The great quest for the restoration of trust so that deposits can return to banks and restart the economy is a challenge both for the government and the banking system, which is anxiously awaiting moves that can truly restore trust.

A report in the Guardian, however, asserts that Greece has a long way to go before reaching fiscal balance and persuading the markets that it will not repeat the errors of the past.

The German “block” on the disbursement of a 28 million euro tranche was a resounding message.

The government has not sufficiently focused on the creation of a suitable climate for banks’ coffers to fill up again.

As Bank of Greece Governor Yannis Stournaras reveals, households are still holding their cash far away from banks as they fear for the security of their deposits. Stournaras says this involves somewhere between 12 and 14 billion euros.

Moreover, businesses have deposited 10 billion euros in cash abroad. “The threat of Brexit no longer exists, so there is no reason for them not to bring their capital back to Greece,” Stournaras says.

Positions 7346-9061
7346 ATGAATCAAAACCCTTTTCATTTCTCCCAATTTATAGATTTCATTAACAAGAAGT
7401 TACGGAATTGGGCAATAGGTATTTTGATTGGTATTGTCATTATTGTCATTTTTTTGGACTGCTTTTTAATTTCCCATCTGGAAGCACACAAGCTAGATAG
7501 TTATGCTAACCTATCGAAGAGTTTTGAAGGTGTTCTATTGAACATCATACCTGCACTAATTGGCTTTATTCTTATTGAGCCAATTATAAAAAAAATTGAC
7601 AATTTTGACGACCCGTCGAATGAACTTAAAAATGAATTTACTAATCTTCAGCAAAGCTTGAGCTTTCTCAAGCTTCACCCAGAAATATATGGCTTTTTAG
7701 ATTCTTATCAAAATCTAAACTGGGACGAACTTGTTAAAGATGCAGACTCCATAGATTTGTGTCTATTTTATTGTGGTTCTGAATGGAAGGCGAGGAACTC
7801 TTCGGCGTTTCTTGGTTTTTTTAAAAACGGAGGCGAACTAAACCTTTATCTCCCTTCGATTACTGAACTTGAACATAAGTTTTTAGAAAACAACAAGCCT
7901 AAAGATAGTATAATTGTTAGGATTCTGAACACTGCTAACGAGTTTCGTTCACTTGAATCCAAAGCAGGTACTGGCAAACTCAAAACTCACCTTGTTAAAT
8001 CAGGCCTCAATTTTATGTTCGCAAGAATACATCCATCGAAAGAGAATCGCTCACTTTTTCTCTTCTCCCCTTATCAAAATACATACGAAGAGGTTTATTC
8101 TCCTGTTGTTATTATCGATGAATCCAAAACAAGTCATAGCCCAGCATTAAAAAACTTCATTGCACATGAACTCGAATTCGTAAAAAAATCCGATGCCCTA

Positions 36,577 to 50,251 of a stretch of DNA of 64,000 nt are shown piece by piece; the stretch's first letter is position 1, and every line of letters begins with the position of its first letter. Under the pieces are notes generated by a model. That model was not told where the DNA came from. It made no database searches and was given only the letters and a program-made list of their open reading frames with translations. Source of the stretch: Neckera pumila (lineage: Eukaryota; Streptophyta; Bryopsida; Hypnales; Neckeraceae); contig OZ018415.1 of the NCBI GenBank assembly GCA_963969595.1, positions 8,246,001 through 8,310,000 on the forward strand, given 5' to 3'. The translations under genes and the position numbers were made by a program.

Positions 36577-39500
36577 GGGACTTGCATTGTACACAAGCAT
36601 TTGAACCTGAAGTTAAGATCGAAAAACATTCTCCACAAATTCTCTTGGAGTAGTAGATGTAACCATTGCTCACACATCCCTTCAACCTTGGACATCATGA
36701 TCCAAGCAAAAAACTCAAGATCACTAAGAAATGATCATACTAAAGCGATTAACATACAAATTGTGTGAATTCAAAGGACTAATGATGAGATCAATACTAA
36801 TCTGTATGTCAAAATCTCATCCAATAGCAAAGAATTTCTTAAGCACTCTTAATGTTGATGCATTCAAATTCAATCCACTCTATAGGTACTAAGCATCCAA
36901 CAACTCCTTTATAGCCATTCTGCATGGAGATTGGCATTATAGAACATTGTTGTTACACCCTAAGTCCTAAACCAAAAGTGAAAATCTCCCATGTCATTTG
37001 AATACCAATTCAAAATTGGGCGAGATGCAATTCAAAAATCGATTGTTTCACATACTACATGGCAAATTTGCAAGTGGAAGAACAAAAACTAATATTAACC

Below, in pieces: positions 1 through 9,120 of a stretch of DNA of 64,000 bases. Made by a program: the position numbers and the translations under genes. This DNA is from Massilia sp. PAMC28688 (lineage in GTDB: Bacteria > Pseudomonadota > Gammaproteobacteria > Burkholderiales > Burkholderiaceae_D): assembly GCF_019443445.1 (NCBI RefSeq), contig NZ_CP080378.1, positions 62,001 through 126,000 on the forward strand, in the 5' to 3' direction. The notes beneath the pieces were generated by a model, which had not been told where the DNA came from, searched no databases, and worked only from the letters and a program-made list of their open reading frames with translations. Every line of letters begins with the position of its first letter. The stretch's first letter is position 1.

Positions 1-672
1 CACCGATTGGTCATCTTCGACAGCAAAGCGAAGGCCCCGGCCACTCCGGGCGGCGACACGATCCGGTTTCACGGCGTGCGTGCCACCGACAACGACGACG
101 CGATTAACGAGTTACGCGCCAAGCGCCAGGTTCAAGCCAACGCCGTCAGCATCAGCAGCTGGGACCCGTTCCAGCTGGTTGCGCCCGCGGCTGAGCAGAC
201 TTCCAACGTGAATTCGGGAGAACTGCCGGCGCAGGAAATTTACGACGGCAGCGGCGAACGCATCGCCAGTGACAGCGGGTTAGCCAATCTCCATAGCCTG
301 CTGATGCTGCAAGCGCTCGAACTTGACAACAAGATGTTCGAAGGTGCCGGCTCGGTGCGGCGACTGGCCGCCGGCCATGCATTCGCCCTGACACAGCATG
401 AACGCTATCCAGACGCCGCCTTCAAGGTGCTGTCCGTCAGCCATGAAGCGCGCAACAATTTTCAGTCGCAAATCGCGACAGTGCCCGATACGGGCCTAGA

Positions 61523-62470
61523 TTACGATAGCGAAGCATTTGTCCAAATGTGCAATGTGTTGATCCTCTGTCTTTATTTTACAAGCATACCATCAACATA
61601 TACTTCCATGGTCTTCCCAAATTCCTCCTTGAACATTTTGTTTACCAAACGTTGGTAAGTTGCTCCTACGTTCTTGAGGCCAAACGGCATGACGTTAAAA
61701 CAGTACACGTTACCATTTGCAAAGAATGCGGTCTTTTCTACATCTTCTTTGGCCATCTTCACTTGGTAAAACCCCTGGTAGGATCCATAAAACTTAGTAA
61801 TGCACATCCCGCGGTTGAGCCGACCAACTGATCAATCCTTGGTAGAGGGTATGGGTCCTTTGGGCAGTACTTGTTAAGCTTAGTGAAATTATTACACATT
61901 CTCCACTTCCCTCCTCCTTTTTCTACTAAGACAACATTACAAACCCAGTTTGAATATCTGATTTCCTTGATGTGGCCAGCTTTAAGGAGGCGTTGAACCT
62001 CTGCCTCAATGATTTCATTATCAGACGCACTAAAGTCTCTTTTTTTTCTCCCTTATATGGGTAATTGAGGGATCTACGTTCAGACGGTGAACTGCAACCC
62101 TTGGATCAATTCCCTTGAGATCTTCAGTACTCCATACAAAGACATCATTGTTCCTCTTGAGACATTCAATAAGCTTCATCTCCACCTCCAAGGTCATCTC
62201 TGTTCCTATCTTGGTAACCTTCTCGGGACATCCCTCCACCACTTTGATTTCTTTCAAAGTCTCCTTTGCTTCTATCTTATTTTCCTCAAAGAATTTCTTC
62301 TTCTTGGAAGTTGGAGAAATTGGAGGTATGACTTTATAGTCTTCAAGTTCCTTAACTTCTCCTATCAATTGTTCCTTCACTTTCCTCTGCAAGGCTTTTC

One source said that a single company has nearly one billion euros in deposits abroad, although they could bring the money back to Greece.

Stournaras is calling on companies to display patriotism and bring their money back, thus issuing a resounding message to those who prefer to leave their money at home.

The Central Bank says that the return of deposits is central to the lifting of capital controls. Stournaras says that there has been an influx of deposits, but that it is not strong enough to completely eliminate capital controls.

That means Greece will exit the bailout programme in a month with capital controls still in place.

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